• Libel
  • Slander
  • False imprisonment
  • Invasion of privacy
  • Wrongful entry
  • Malicious prosecution

Attorney’s fees and expenses related to lawsuits are typically covered under your policy. In addition, umbrella insurance also covers you regardless of where in the world the incident occurs, except for vehicles and homes you own under the laws of other countries.

What Umbrella Insurance Does Not Cover

While the coverage offered under an umbrella insurance policy is extensive, there are some limitations. For example, umbrella insurance does not cover:

  • Damage to your own property, such as your car or home
  • Damage or injury that you intentionally cause or cause through a criminal act
  • Damage or injury resulting from professional or business activities
  • Liability related to armed conflicts
  • Liability assumed under a contract you have signed

Your policy may also exclude damage or injury caused by certain high-risk activities, such as drag racing. Some types of vehicles, such as farm tractors or vehicles exceeding a certain weight limit, may also be excluded.

See It in Action

To understand exactly how umbrella coverage works, looking at a few examples can be helpful.

Example 1: You caused an accident that led to a 10-car pile up.

It’s unlikely that your auto insurance coverage is high enough to pay for the damage to all ten vehicles and the medical bills for the individuals injured in the accident.

If your auto policy includes $250,000 of liability coverage and the total damages were $1.2 million, you could owe $950,000 plus your insurance deductible. However, if you have an umbrella policy with $1 million in coverage, you’re protected from having to make the excess payment.

You still need to pay the deductible on your primary insurance policy, but since your auto insurance covered part of the loss, your umbrella policy doesn’t have an additional deductible. If you had legal expenses related to the resulting lawsuits, your umbrella coverage also pays for this.

Example 2: You or a family member wrote a disparaging Facebook post about someone and they sued you for libel.

This typically isn’t covered by other types of policies, so if the individual wins the lawsuit, you might have to liquidate assets to pay the awarded amount.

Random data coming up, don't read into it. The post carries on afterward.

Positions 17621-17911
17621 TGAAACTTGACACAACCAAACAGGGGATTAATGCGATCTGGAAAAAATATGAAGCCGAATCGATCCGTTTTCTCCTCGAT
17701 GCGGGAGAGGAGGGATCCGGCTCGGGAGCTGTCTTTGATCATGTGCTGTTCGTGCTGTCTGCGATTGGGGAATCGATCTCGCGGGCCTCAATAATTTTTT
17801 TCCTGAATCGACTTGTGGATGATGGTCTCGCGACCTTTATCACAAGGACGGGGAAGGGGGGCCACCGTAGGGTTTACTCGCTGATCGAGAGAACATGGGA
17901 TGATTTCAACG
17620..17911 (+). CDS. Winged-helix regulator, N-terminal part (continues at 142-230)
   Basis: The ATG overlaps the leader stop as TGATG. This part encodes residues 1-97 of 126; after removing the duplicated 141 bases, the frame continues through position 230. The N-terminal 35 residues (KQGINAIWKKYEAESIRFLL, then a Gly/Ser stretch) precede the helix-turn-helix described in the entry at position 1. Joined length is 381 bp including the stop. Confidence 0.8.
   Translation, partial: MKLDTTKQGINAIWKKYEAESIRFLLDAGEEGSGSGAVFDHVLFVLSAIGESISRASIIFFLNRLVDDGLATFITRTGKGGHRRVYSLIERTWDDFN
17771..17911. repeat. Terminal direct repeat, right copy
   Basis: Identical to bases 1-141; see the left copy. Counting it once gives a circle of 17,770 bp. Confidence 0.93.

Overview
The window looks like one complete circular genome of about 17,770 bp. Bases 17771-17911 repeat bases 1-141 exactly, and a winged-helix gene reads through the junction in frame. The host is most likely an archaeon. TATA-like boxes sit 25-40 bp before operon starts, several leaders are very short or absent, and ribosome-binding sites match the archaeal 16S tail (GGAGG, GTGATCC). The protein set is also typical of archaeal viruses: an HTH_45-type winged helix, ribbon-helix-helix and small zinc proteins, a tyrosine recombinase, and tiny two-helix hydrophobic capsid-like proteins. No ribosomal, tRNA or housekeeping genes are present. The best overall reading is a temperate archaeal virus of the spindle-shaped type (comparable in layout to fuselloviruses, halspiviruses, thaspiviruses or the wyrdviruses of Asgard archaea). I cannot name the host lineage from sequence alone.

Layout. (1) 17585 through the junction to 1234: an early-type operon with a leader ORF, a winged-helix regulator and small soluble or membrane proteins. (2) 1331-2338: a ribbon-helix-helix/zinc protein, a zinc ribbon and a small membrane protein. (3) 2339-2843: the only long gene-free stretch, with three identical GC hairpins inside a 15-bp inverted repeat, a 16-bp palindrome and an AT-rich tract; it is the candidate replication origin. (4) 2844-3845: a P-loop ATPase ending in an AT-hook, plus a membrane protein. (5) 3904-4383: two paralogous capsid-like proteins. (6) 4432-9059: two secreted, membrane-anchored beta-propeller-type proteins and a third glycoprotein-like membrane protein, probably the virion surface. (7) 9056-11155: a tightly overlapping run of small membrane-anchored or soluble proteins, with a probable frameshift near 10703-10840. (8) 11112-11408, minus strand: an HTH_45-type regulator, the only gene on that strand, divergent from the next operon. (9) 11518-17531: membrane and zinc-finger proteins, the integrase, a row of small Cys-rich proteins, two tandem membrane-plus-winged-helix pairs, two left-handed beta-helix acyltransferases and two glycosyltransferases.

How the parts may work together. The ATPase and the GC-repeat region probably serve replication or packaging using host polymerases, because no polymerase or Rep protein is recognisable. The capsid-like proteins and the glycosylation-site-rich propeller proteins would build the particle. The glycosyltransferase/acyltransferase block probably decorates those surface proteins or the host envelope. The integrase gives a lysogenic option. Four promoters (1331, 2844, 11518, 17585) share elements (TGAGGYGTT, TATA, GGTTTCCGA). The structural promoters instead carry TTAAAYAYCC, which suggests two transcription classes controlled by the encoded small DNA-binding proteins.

However, if you have an umbrella policy, the policy pays the plaintiff on your behalf. In this situation, since there is no other insurance coverage, the umbrella policy has a deductible, also known as self-insured retention. This is the dollar amount the insured must pay before the umbrella policy covers its portion of the claim.

Advantages and Drawbacks of Umbrella Insurance

  • Can offer significant financial protection at a low cost
  • Relatively inexpensive premiums
  • Coverage of $1 million or more
  • Protection from liability beyond other insurance limits
  • Coverage for incidents normal liability insurance doesn’t cover
  • Policy premiums add an extra annual cost
  • May need to raise the liability limits on other policies
  • May be difficult to calculate coverage needed
  • Catastrophic incidents may exceed umbrella policy limits
  • Property damage or personal injuries are not covered

While there are some potential benefits to having umbrella coverage, these policies aren’t right for everyone. Before making a purchase, weighing the potential advantages and drawbacks is important.  

How Much Umbrella Coverage Do You Need?

Umbrella policies are typically sold in increments of $1 million. The amount of coverage you may need depends on a variety of factors, including the value of the assets you want to protect, the amount of coverage you currently have, and your risk of getting sued. Evaluating each of these variables can help you determine the appropriate policy value.